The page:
Land, Material Goods, and Slaves: African Women’s Accumulation of Wealth in West Central Africa in the Nineteenth Century


ACLS Fellowship Program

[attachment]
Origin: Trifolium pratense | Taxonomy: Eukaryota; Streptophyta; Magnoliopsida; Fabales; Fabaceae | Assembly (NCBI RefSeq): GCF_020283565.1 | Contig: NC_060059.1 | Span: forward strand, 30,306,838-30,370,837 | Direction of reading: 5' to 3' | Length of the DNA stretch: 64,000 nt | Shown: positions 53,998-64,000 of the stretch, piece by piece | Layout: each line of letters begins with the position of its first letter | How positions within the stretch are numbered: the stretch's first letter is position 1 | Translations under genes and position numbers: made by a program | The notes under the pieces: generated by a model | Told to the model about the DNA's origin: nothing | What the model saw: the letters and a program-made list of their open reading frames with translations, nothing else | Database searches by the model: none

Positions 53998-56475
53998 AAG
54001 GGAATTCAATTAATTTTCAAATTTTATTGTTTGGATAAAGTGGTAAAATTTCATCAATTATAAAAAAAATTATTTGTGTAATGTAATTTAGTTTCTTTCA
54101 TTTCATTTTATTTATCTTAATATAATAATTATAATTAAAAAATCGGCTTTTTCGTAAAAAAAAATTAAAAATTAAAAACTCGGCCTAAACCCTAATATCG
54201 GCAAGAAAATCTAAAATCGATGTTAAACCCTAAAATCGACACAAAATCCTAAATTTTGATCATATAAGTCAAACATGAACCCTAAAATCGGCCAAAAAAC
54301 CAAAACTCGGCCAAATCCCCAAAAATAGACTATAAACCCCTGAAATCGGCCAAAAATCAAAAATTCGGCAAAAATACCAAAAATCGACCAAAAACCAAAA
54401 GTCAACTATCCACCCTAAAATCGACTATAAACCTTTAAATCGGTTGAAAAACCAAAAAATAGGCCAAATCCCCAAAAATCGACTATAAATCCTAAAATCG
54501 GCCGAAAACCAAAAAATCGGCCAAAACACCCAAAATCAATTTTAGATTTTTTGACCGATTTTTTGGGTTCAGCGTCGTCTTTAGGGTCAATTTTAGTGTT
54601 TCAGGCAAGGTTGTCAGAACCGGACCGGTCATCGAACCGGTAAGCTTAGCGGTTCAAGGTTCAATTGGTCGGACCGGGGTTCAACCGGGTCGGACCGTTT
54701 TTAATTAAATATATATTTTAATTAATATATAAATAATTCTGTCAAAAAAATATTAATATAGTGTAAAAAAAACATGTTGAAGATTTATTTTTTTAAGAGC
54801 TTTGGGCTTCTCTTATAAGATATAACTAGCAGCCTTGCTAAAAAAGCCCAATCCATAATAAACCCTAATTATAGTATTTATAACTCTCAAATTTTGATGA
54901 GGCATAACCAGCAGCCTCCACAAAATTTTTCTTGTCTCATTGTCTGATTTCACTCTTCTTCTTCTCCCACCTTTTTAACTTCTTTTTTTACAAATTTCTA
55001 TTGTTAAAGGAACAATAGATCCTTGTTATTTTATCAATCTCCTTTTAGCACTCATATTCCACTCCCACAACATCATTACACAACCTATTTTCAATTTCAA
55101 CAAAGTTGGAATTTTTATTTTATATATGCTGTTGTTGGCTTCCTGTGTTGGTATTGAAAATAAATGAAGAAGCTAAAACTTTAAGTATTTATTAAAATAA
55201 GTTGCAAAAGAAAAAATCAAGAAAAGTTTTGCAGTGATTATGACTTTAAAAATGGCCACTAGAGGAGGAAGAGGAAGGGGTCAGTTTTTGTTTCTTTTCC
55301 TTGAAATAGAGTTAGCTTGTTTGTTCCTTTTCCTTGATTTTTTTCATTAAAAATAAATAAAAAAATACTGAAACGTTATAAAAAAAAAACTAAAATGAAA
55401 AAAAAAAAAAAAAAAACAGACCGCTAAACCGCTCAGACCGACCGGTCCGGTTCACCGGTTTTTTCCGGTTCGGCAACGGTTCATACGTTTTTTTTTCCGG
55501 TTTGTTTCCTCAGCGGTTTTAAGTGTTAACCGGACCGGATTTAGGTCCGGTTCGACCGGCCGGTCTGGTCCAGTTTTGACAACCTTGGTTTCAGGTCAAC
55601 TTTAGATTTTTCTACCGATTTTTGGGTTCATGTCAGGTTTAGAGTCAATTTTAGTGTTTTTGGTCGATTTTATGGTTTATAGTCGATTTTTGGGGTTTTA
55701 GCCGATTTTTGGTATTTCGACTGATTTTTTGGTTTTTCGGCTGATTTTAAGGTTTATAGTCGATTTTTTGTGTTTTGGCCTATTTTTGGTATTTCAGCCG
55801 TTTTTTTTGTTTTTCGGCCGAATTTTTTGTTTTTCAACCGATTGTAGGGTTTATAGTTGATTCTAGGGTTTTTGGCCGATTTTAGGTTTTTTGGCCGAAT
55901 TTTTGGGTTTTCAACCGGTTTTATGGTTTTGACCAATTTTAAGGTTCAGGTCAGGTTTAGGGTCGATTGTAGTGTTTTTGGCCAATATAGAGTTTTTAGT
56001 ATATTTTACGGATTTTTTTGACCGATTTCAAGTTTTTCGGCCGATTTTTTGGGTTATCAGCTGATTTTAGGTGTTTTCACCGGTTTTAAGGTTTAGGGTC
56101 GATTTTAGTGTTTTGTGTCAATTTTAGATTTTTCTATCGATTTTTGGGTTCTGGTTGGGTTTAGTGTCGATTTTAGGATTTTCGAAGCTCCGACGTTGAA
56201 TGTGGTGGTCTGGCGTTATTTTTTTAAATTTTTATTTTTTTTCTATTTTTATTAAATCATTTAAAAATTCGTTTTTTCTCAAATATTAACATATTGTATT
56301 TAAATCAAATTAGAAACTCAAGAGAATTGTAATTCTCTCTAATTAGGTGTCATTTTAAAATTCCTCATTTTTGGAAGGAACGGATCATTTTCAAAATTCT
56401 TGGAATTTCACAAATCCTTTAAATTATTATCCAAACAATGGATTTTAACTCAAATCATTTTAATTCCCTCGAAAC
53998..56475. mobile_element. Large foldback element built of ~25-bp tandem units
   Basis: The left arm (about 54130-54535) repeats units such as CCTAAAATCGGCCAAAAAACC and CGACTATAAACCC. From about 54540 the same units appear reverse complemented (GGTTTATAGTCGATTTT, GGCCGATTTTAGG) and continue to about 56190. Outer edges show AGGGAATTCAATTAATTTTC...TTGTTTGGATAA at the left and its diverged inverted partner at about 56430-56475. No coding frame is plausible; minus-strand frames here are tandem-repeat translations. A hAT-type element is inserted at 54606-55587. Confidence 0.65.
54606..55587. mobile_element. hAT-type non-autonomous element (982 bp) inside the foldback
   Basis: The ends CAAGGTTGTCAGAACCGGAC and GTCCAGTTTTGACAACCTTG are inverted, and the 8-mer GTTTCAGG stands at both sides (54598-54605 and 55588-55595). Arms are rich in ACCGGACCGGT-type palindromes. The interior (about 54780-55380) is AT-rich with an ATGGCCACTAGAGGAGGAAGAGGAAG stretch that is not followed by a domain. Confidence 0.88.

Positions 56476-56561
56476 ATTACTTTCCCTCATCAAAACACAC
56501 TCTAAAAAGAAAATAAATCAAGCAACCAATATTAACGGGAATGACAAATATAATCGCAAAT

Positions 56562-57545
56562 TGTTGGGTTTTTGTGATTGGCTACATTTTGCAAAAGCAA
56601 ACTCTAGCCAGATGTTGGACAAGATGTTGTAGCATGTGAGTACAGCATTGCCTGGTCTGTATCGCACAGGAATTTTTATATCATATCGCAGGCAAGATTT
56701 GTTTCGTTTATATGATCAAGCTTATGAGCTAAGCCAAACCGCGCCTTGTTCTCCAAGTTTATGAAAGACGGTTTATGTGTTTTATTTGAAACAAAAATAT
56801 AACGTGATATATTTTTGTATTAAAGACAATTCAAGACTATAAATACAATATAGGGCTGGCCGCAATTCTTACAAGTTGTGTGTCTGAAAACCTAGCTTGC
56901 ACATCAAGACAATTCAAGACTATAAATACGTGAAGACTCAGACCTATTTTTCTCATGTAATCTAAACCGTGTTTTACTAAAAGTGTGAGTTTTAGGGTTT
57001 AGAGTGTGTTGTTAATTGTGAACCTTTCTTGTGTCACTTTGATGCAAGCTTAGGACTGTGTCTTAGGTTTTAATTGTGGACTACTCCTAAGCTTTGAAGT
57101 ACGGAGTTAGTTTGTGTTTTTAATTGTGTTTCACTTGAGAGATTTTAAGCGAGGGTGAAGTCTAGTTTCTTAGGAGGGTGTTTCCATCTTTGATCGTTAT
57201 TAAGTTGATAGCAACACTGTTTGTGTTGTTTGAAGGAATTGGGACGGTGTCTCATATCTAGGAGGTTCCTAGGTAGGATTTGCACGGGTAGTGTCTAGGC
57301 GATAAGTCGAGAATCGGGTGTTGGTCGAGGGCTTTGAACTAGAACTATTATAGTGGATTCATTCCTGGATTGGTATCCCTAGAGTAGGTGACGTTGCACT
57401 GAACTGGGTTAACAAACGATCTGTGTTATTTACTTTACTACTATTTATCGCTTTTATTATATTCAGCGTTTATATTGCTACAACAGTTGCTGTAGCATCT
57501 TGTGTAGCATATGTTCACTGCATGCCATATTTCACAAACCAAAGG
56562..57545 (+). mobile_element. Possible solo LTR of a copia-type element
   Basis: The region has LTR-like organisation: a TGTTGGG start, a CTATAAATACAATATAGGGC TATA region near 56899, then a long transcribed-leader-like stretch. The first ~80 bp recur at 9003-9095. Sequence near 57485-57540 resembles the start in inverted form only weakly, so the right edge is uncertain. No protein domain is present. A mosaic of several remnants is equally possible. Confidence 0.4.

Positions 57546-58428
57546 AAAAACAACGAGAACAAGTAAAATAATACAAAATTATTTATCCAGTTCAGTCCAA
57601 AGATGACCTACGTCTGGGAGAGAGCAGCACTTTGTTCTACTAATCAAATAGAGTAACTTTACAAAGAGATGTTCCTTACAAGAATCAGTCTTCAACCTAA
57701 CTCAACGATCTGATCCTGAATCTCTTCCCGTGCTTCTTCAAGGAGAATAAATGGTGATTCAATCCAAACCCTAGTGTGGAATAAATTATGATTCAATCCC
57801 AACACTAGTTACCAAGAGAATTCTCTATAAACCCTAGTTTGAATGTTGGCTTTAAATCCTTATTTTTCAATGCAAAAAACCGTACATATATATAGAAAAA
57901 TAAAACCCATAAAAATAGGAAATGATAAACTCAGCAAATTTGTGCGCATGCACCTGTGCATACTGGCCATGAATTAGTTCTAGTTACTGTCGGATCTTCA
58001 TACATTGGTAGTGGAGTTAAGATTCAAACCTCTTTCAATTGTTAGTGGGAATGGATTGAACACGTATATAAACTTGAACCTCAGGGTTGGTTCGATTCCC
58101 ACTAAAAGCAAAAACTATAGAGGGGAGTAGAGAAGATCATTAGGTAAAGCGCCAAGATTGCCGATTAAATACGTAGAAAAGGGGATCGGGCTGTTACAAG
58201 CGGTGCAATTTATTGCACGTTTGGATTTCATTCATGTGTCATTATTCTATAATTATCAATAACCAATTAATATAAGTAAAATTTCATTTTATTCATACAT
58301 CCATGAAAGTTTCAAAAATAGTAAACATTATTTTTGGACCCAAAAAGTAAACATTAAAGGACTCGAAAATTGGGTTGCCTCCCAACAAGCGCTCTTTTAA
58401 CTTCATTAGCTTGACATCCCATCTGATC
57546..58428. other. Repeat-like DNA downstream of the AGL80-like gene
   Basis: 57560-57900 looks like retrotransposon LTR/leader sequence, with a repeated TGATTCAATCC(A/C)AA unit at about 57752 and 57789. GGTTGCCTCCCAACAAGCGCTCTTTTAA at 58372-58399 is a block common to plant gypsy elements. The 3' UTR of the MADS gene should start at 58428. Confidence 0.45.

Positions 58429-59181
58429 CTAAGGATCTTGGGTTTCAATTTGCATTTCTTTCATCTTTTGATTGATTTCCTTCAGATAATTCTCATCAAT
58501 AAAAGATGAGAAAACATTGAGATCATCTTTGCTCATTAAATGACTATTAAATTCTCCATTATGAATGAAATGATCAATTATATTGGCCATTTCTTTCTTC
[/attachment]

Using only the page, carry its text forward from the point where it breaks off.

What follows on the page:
The nineteenth century was a moment of change on the African continent with the end of the Atlantic slave trade and the transition of local economies toward commerce viewed as legitimate. Captives were channeled to new plantations to meet the Western demand for raw products such as sugarcane and cotton. Scholars have paid little attention to how African men and women experienced these changes, and how these new labor and economic regimes overturned West Central Africa’s political and economic systems, in part because they have neglected the economic role of African women in nineteenth-century West Central Africa. This project examines the lives of African women as traders, slaves, farmers, and land and business owners to shed light on the history of property in nineteenth-century Angola.